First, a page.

Developers spend on average 50% of their time fixing bugs and addressing technical debt. Tools, development environments, and new languages promise to reduce this; however, they can inadvertently increase the time developers spend fixing bugs.

“The cost of debugging, testing, and verification is estimated to account for 50-75 percent of the total budget of software development projects, amounting to more than $100 billion annually.”

-Devon H. O’Dell, Tech Lead, Fastly, published by Association for Computing Machinery.

Developers time should be spent writing code and pushing new features, not fixing security bugs.Our mission at Reshift is to make security easier for developers to secure their code earlier on in the software development life cycle. 

One of the ways we are doing this is by focusing on optimizing scanning speed for our new JavaScript scanner. We are prioritizing JavaScript as it’s one of the most popular programming languages, yet there are a lack of security tools to support JavaScript developers. 

Historically, static code analysis was perceived as slow and unscalable, with scans taking up to several hours. Obviously, this is not practical in today’s fast-paced development environments. Static code analysis uses code, data flow graphs, and other structures to find vulnerabilities in the analyzed code. These captured relationships between code constructs have a tendency to grow exponentially with the number of lines in a project, leading to prohibitively long scan times.

Untyped languages like JavaScript exacerbate the problem by removing many type-related constraints on the dataflow graph structure, greatly increasing the number of edges between nodes.

As we started building Reshift to enable developers to scan their own code, scanning speed was very important for us to nail down. The following outlines the design decisions we took to build a tool that is optimized for scanning speed as much as it is optimized for coverage and accuracy.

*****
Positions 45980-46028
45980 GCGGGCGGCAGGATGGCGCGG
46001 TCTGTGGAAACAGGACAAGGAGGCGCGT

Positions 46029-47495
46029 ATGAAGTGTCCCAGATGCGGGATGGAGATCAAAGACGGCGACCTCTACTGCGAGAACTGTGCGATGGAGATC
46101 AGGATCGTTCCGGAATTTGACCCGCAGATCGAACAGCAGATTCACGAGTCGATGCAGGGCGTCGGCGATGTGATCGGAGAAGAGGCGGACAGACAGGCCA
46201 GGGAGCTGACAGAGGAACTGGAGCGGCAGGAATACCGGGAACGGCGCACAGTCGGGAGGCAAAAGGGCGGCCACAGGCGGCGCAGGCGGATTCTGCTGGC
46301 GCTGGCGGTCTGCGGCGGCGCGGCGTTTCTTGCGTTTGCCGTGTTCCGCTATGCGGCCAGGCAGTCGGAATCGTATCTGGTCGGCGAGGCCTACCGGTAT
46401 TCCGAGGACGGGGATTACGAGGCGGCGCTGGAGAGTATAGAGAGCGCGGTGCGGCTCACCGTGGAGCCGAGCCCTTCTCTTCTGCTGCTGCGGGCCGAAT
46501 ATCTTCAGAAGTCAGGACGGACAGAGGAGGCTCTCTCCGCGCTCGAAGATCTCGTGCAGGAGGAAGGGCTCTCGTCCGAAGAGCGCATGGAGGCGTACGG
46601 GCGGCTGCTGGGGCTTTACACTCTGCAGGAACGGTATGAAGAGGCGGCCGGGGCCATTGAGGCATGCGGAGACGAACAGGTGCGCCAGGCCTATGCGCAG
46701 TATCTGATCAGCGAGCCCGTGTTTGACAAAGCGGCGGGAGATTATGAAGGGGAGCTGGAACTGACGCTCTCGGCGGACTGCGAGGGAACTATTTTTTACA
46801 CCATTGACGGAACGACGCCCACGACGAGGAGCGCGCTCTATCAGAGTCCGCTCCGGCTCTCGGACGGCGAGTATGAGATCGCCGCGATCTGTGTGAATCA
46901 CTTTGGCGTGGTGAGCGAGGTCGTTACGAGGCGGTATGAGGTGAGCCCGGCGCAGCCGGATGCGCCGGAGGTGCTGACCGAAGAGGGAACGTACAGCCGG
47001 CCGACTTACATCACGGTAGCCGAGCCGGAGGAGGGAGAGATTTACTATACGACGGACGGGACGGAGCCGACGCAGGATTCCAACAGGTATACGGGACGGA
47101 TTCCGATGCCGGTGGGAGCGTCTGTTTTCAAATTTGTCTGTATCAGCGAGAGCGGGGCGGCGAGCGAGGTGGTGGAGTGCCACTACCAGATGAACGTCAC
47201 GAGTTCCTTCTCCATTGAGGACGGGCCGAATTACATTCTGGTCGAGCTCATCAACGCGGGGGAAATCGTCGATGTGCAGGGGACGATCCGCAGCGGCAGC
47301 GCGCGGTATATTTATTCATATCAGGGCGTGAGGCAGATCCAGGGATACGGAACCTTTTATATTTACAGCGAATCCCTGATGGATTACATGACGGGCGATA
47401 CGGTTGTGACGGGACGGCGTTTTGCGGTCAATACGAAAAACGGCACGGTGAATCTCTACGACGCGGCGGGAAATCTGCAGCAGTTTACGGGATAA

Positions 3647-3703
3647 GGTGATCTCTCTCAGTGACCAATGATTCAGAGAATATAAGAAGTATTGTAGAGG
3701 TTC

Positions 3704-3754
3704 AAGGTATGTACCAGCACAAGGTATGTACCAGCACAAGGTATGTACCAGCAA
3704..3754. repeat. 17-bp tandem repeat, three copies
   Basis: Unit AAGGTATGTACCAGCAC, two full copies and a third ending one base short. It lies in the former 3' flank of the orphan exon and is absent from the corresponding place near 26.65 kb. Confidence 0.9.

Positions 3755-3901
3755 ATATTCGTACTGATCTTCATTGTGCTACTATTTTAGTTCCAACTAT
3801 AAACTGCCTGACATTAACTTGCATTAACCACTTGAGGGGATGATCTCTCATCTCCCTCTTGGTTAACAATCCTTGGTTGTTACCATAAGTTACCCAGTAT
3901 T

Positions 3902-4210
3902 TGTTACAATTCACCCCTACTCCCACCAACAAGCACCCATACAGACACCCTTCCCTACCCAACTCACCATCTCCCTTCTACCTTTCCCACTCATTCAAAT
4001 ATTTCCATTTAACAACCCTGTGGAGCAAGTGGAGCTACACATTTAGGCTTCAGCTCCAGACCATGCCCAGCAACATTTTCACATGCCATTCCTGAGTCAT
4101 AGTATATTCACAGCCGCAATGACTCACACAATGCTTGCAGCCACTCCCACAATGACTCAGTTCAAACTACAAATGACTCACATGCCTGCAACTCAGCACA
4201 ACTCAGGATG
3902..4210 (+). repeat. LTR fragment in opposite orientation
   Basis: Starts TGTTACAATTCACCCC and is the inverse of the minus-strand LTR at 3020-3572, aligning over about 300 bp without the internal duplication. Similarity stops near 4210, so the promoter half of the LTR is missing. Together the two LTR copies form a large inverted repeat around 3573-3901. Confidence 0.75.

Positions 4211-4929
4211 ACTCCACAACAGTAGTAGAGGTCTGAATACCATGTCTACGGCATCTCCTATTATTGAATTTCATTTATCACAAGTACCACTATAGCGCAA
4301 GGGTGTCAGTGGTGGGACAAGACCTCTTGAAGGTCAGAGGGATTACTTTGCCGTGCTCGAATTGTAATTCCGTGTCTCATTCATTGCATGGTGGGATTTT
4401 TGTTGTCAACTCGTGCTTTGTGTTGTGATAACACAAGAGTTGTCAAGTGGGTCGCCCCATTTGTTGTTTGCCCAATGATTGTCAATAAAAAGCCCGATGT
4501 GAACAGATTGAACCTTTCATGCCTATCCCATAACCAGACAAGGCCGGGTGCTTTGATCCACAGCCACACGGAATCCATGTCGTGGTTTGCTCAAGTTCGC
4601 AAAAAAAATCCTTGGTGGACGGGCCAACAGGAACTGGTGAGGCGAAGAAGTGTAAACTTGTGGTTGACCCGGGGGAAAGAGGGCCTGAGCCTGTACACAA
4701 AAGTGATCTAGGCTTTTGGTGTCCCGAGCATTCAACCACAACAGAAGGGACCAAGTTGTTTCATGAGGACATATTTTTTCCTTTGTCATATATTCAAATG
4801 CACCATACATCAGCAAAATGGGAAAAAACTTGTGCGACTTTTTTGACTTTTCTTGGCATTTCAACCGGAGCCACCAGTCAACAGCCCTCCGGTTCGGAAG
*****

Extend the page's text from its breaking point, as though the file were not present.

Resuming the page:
1. The Choice of Datalog 

Datalog is a declarative logic programming language that is syntactically a subset of Prolog. Its declarative nature makes Datalog more suitable for writing customizable program analyzers than a general-purpose programming language. This allows us to tweak and tune Reshift for emerging analysis targets. Additionally, Datalog offers a much easier language to mechanically optimize than something like C++ or Java.

 2. Futamura Projections

Futamura Projections is a technique to produce a new program that runs faster than the originals while being guaranteed to behave in the same way. This means that we can produce executables that are optimized for exactly the scanning function they need to achieve. Reshift synthesizes a native parallel C++ program from a logic specification. This synthesis is performed by several applications of the Futamura Projects, producing a highly optimized executable.

3. Consistent Benchmarking and Improvements

We built our CI pipeline to optimize for scanning performance. Our CI performance benchmark consists of scans of multiple active open source Javascript projects. This allows us to quickly identify current bottlenecks – focusing our efforts on real world problems, and regressions – making sure we are on the track of consistent progress.

We’re excited to share that our team was able to reduce Reshift’s average scanning time for our JavaScript scanner to 5 milliseconds per line of code this week, down from 10 milliseconds when we started benchmarking. In the graphs below, we compare our scan times over the past month across popular JavaScript projects.

We continue to push the limits for developer security tools and we look forward to sharing this journey with you. 

Want early access to JavaScript security scanning?